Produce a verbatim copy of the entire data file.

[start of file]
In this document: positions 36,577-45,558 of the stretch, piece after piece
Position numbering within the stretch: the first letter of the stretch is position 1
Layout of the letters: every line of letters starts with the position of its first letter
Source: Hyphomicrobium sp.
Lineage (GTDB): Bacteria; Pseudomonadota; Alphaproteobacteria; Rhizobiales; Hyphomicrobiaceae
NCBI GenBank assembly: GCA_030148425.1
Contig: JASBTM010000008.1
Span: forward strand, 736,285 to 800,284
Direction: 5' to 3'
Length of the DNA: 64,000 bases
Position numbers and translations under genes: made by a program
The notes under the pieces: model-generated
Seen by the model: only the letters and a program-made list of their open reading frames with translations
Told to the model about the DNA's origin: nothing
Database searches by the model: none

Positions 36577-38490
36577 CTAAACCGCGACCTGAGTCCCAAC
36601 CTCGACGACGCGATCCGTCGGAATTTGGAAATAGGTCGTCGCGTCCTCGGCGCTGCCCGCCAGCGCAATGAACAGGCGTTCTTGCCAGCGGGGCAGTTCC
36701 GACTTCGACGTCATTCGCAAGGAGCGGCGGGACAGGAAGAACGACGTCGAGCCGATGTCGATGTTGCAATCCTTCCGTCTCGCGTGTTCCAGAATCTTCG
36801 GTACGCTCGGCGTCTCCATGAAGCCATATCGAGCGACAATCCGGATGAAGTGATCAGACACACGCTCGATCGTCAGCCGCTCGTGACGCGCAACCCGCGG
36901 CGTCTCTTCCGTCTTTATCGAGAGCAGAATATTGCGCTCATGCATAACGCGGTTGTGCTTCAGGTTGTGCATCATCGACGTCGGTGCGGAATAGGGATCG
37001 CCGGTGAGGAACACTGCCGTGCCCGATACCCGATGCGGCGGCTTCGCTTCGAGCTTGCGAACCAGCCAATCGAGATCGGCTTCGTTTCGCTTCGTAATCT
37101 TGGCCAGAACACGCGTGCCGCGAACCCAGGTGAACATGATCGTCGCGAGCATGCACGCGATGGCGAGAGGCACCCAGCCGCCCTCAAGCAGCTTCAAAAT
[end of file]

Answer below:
In this document: positions 36,577-45,558 of the stretch, piece after piece
Position numbering within the stretch: the first letter of the stretch is position 1
Layout of the letters: every line of letters starts with the position of its first letter
Source: Hyphomicrobium sp.
Lineage (GTDB): Bacteria; Pseudomonadota; Alphaproteobacteria; Rhizobiales; Hyphomicrobiaceae
NCBI GenBank assembly: GCA_030148425.1
Contig: JASBTM010000008.1
Span: forward strand, 736,285 to 800,284
Direction: 5' to 3'
Length of the DNA: 64,000 bases
Position numbers and translations under genes: made by a program
The notes under the pieces: model-generated
Seen by the model: only the letters and a program-made list of their open reading frames with translations
Told to the model about the DNA's origin: nothing
Database searches by the model: none

Positions 36577-38490
36577 CTAAACCGCGACCTGAGTCCCAAC
36601 CTCGACGACGCGATCCGTCGGAATTTGGAAATAGGTCGTCGCGTCCTCGGCGCTGCCCGCCAGCGCAATGAACAGGCGTTCTTGCCAGCGGGGCAGTTCC
36701 GACTTCGACGTCATTCGCAAGGAGCGGCGGGACAGGAAGAACGACGTCGAGCCGATGTCGATGTTGCAATCCTTCCGTCTCGCGTGTTCCAGAATCTTCG
36801 GTACGCTCGGCGTCTCCATGAAGCCATATCGAGCGACAATCCGGATGAAGTGATCAGACACACGCTCGATCGTCAGCCGCTCGTGACGCGCAACCCGCGG
36901 CGTCTCTTCCGTCTTTATCGAGAGCAGAATATTGCGCTCATGCATAACGCGGTTGTGCTTCAGGTTGTGCATCATCGACGTCGGTGCGGAATAGGGATCG
37001 CCGGTGAGGAACACTGCCGTGCCCGATACCCGATGCGGCGGCTTCGCTTCGAGCTTGCGAACCAGCCAATCGAGATCGGCTTCGTTTCGCTTCGTAATCT
37101 TGGCCAGAACACGCGTGCCGCGAACCCAGGTGAACATGATCGTCGCGAGCATGCACGCGATGGCGAGAGGCACCCAGCCGCCCTCAAGCAGCTTCAAAAT